Section 242(b) of the Immigration and Naturalization Act (INA), provides that an immigration judge may, in his discretion, conduct a deportation hearing in absentia if the alien has been given a reasonable opportunity to be present and fails to appear without reasonable cause. 8 U.S.C. § 1252(b); INS v. Lopez-Mendoza, 468 U.S. 1032, 1038-39 (1984) ("the respondent must be given a reasonable opportunity to be present at the proceeding, but if the respondent fails to avail himself of that opportunity the hearing may proceed in his absence"); United States v. Dekermenjian, 508 F.2d 812, 814 (9th Cir. 1974). However, an alien is entitled to have the case reopened and decided on the merits if he can show "reasonable cause" for his failure to appear. Matter of Ruiz, Int. Dec. 3116 (BIA 1989); Patel v. United States INS, 803 F.2d 804, 806 (5th Cir. 1986). We review the BIA's decision not to reopen a deportation proceeding for an abuse of discretion. INS v. Doherty, 112 S.Ct. 719, 725 (1992); INS v. Abudu, 485 U.S. 94, 108 (1988). As "reasonable cause" for his failure to appear, petitioner stated that he was a minor and should not be held to the same level of responsibility as an adult, that he was not previously represented by legal counsel, and that his father had included petitioner on his application for asylum. As correctly noted by the BIA, petitioner was not a minor under California law at the time of his deportation hearings. See Cal. Civ. Code § 25 (1990) (defining a minor as all those persons under 18 years of age). Nor was petitioner prejudiced by the lack of counsel, because his rights had been extensively explained at prior hearings by the immigration judge. In addition, there is no evidence in the record to suggest that petitioner lacked the intelligence to understand the rights he was waiving or that the waiver was involuntary or coerced.[1] Although the BIA did not address petitioner's explanation that his father was including petitioner on the former's application for asylum, as the immigration judge correctly observed in his order denying the motion to reopen, petitioner's father did not file his application for asylum until January 25, 1989, two weeks after the hearing. Furthermore, petitioner was not listed on the original application. As the Board observed, petitioner has "not address[ed] the issue of why he did not attend his hearing on January 11, 1989." Cf. Ruiz, Int. Dec. 3116 (alien established reasonable cause for his failure to appear where he submitted physician's letter stating that he was unable to attend scheduled hearing due to illness; petitioner's motion to reopen therefore should have been granted). In the absence of argument and evidence to support a finding of "reasonable cause" for petitioner's absence on January 11, 1989, we conclude that the BIA did not abuse its discretion in upholding the immigration judge's refusal to reopen the deportation proceedings. See, e.g., Reyes-Arias v. INS, 866 F.2d 500 (D.C. Cir. 1989) (alien was not entitled to reopening of deportation proceedings after missing second continued hearing where counsel appeared, despite alien's claimed lack of education and unfamiliarity with the English language and INS procedures); Maldonado-Perez v. INS, 865 F.2d 328 (D.C. Cir. 1989) (failure to appear at deportation hearing after receiving more than two months notice of hearing date was not excused by untimely change of venue motion). Petitioner also alleges that his Fifth Amendment right of due process and his Sixth Amendment right to counsel were violated by the denial of the motion to reopen. Although an alien does not have a Sixth Amendment right to be represented in deportation proceedings, Baires v. INS, 856 F.2d 89, 90-91 (9th Cir. 1988) (citations omitted), he does have a statutory right to be represented by counsel of his choice, at no expense to the government. 8 U.S.C. § 1362; Baires, 856 F.2d at 91 (citations omitted). An alien does, however, have a right to due process during those proceedings, Reyes-Palacios v. United States INS, 836 F.2d 1154, 1155 (9th Cir. 1988), which we have held includes the opportunity to have counsel present at no cost to the government. Orantes-Hernandez v. Thornburgh, 919 F.2d 549, 554 (9th Cir. 1990) (citation omitted); Reyes-Palacios, 836 F.2d at 1155 (citations omitted). We review due process claims de novo. Reyes-Palacios, 836 F.2d at 1155. Petitioner, upon his request, was granted a continuance in order to secure counsel. Furthermore, there is no evidence in the record to suggest that petitioner did not understand the immigration judge's explanation of his right to counsel and the consequences of his failure to appear, with or without counsel. It should also be noted that petitioner himself filed the application for asylum and appeared at the show cause hearing without the urging of counsel. We find no violation of petitioner's due process rights. AFFIRMED.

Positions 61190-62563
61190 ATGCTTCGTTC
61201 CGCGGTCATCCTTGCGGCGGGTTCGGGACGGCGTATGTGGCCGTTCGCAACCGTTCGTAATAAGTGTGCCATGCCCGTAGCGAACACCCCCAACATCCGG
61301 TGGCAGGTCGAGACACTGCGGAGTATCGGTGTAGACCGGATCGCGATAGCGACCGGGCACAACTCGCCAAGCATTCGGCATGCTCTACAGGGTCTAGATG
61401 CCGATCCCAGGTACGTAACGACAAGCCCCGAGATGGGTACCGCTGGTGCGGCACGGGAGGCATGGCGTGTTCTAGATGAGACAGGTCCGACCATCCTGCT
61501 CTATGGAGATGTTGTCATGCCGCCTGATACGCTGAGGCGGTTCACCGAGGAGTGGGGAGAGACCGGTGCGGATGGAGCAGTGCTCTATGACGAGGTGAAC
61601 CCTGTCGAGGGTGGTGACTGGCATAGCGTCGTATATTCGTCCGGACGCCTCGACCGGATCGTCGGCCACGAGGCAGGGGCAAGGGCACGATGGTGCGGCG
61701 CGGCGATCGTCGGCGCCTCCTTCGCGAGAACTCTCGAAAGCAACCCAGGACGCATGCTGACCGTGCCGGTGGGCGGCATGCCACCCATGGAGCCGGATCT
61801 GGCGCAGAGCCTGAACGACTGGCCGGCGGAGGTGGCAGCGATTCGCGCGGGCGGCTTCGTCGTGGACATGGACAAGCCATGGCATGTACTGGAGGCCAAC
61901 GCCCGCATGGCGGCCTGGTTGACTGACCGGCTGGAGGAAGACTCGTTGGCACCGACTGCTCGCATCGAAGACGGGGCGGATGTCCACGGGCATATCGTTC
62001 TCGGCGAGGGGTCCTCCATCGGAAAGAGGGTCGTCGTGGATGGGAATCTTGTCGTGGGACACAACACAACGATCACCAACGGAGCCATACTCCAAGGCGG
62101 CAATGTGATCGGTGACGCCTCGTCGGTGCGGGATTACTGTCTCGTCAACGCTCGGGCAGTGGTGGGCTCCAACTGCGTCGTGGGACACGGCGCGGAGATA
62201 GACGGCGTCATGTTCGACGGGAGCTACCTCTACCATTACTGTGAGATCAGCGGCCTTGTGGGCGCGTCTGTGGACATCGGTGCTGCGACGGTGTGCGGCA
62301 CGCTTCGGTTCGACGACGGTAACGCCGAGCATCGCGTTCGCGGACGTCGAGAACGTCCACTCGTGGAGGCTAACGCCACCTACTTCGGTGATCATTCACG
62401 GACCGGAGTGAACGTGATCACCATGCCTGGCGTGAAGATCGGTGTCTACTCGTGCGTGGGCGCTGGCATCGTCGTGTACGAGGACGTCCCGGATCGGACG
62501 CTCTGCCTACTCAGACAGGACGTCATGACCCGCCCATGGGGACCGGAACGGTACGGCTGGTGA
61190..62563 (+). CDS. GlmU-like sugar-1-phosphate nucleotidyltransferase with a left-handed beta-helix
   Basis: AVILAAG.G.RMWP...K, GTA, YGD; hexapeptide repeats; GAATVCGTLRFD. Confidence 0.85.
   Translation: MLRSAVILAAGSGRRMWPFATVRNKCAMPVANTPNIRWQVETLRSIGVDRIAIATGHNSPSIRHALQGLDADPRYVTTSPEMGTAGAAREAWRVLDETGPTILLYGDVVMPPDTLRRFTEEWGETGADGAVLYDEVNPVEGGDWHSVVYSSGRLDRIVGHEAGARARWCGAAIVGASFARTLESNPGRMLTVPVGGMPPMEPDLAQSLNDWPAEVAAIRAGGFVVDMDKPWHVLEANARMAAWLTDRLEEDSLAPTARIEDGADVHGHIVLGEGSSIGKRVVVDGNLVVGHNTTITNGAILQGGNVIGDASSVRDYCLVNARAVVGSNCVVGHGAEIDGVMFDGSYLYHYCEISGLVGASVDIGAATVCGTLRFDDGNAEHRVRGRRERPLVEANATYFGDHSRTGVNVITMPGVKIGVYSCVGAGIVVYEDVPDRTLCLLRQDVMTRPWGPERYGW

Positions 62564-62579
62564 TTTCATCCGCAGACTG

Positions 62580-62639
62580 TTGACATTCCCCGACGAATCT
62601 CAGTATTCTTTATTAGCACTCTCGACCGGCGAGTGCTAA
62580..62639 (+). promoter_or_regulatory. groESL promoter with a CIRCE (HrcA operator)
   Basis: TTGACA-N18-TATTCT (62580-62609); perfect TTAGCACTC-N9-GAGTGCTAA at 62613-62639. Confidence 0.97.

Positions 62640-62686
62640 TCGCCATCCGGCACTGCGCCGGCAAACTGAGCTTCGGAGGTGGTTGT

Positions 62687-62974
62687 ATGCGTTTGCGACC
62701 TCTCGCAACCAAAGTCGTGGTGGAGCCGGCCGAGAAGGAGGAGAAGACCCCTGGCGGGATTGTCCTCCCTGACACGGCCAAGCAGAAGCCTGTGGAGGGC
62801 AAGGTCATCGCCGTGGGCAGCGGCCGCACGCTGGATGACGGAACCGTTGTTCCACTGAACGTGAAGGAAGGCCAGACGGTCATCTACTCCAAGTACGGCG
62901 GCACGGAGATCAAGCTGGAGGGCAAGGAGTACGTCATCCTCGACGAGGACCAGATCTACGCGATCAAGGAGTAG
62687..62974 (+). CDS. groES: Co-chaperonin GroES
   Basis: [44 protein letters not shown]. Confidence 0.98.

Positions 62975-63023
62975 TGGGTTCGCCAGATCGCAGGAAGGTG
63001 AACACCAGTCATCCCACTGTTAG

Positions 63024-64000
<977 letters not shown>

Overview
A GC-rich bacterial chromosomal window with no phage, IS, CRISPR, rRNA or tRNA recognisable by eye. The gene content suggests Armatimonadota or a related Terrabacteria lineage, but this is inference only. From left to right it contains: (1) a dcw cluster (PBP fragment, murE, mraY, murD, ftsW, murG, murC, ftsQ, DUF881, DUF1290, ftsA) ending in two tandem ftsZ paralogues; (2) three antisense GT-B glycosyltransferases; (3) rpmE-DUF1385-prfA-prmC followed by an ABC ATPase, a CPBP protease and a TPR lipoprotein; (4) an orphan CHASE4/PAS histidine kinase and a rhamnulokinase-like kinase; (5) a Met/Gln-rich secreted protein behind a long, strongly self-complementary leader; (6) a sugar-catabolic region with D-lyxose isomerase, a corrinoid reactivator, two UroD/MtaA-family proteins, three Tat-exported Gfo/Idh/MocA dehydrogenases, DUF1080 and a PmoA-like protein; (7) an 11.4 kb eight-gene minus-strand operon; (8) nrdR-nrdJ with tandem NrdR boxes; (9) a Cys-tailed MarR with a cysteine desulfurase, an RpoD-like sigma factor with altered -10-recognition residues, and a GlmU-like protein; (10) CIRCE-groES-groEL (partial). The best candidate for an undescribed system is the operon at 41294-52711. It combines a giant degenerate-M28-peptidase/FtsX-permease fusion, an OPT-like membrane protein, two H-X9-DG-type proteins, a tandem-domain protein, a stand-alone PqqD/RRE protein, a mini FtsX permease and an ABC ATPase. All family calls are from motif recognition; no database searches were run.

[1]Petitioner suggests in a footnote in his brief that the immigration judge's finding that he advised petitioner through a Spanish interpreter of the consequences of nonappearance at the next court date is wanting because the only proof in the record is a form letter filled out by the judge. Absent a declaration by petitioner that he misunderstood or was misinformed by the court interpreter, we need not consider this contention further.  
Submitted: 7 May 7, 1993; Filed: 3 June, 1993 The panel unanimously finds this case suitable for decision without oral argument